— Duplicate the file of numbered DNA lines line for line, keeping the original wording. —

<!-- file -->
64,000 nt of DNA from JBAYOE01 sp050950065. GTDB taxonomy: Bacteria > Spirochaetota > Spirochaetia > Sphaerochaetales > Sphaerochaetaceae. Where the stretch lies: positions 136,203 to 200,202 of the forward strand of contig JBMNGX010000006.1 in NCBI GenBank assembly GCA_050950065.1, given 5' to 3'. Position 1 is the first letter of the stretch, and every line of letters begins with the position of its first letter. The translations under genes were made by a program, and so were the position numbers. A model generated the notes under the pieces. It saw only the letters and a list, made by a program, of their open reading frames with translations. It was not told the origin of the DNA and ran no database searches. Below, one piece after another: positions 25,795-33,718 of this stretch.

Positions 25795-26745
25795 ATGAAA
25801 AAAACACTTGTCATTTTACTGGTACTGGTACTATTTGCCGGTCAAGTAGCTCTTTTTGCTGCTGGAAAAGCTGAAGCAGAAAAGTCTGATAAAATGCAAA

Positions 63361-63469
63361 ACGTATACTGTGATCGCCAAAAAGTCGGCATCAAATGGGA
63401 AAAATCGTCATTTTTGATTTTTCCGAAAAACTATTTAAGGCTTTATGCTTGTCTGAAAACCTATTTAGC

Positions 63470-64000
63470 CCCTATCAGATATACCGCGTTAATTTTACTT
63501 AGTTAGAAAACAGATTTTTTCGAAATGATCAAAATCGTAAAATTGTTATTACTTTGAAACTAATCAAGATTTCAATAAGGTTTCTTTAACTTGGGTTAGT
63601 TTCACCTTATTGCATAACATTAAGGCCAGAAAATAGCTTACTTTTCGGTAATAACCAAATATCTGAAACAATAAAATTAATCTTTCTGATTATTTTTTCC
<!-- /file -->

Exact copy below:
64,000 nt of DNA from JBAYOE01 sp050950065. GTDB taxonomy: Bacteria > Spirochaetota > Spirochaetia > Sphaerochaetales > Sphaerochaetaceae. Where the stretch lies: positions 136,203 to 200,202 of the forward strand of contig JBMNGX010000006.1 in NCBI GenBank assembly GCA_050950065.1, given 5' to 3'. Position 1 is the first letter of the stretch, and every line of letters begins with the position of its first letter. The translations under genes were made by a program, and so were the position numbers. A model generated the notes under the pieces. It saw only the letters and a list, made by a program, of their open reading frames with translations. It was not told the origin of the DNA and ran no database searches. Below, one piece after another: positions 25,795-33,718 of this stretch.

Positions 25795-26745
25795 ATGAAA
25801 AAAACACTTGTCATTTTACTGGTACTGGTACTATTTGCCGGTCAAGTAGCTCTTTTTGCTGCTGGAAAAGCTGAAGCAGAAAAGTCTGATAAAATGCAAA

Positions 63361-63469
63361 ACGTATACTGTGATCGCCAAAAAGTCGGCATCAAATGGGA
63401 AAAATCGTCATTTTTGATTTTTCCGAAAAACTATTTAAGGCTTTATGCTTGTCTGAAAACCTATTTAGC

Positions 63470-64000
63470 CCCTATCAGATATACCGCGTTAATTTTACTT
63501 AGTTAGAAAACAGATTTTTTCGAAATGATCAAAATCGTAAAATTGTTATTACTTTGAAACTAATCAAGATTTCAATAAGGTTTCTTTAACTTGGGTTAGT
63601 TTCACCTTATTGCATAACATTAAGGCCAGAAAATAGCTTACTTTTCGGTAATAACCAAATATCTGAAACAATAAAATTAATCTTTCTGATTATTTTTTCC